So, your book is finished. Congratulations. You’ve accomplished something most people simply dream of. But here’s the bad news: The hard part still lies ahead.

Unless you plan to self-publish, you’ll need a literary agent and those are mighty tough to find. The key to solving that dilemma is composing a query letter that knocks the agent into the next publishing hemisphere. In our latest column for “Mountain Whispers,” the quarterly newsletter of West Virginia Writers Inc., we offered some advice meeting that challenge.

We’ve had clients ask us about composing query letters and our best advice is to keep them concise. Remember, some literary agents see dozens, if not hundreds, of query letters each week, and they don’t have time to read proposals that are as long as the first two chapters of your book.

Chances are you’ll only get one chance to impress a literary agent and get your manuscript in front of her. That’s why brevity is essential.

We’re not suggesting that you curb your enthusiasm for your book, but rather that you exhibit it in a crisp, vigorous, and entertaining manner. Don’t exceed one page in 12-point type. Compose it in black type and use a sedate face. Comic Sans MS face, while attention grabbing, isn’t the least bit amusing to agents. They need to understand that you’re serious about your proposal and your work.

So, what does a good query letter look like? The best advice we’ve found comes from NY Book Editors ( Here are a few of its tips on how to compose an effective query letter:

  • “In essence, a query letter is a marketing page that talks up your book without overselling it. You must walk a very fine line between selling your manuscript without coming across like the parent who knows his kid is the best player on the bench.”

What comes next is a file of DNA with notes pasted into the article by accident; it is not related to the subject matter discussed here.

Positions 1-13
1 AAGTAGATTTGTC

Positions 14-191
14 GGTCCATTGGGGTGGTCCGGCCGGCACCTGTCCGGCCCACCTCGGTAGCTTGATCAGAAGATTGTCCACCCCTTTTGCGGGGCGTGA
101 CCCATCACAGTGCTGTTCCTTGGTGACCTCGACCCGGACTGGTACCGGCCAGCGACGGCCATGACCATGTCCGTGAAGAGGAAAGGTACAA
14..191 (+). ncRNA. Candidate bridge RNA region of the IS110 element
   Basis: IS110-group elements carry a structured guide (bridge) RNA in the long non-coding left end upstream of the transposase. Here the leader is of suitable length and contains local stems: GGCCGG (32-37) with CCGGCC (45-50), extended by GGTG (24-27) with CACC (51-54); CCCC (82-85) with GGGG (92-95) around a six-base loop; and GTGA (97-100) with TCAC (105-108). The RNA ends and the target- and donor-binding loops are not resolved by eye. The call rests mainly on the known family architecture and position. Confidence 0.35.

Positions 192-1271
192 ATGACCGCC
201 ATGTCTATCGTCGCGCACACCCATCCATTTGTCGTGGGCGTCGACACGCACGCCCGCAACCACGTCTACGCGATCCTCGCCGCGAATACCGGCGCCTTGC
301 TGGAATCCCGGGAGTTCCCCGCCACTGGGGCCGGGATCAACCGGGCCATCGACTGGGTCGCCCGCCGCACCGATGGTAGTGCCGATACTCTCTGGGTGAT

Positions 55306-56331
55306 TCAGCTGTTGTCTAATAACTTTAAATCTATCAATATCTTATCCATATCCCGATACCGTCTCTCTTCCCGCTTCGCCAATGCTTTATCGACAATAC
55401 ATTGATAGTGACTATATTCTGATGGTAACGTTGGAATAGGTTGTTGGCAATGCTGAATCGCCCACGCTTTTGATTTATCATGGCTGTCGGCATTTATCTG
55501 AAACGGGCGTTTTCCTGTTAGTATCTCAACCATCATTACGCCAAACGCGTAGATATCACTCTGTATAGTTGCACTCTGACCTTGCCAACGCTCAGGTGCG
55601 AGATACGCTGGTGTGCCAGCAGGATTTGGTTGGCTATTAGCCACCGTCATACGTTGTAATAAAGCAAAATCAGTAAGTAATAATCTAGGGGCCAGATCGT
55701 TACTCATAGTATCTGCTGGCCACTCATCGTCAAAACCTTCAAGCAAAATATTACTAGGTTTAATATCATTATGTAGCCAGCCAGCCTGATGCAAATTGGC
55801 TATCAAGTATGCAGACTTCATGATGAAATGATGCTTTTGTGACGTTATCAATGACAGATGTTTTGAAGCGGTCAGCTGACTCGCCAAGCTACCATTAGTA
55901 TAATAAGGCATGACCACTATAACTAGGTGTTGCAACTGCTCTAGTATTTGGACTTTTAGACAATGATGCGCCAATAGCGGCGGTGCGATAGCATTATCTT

• “Paragraph One is your chance to hook the literary agent. Share any connection you have with the agent. Share the title and genre of your book. Include your book’s word count. This is one of the most important information tidbits in your query letter.”


  • “Now that you’ve hooked the agent, summarize your story. Discuss your main characters, what happens, and what choice they must make now. But don’t give away the entire plot. Leave the agent wanting more by structuring this paragraph as a cliffhanger.”


  • “Add your bio, but make sure it’s relevant to writing. Impress your agent with writing awards and credibility or related writing experience. Keep it short.”


  • “Follow submission guidelines. Be careful about sending off a query letter blitz without reading individual guidelines.”

Easy, right? Hardly. But following these tips will help you impress a reputable agent, sell your work, and share your dream with readers. That, after all, is what your efforts are about.

Fran Allred and Mickey Johnson are the owners of We Edit Books, based in Huntington, W.Va. They have a combined 68 years’ experience as newspaper and book editors in West Virginia and across the South and Midwest. They can be reached at and [email protected].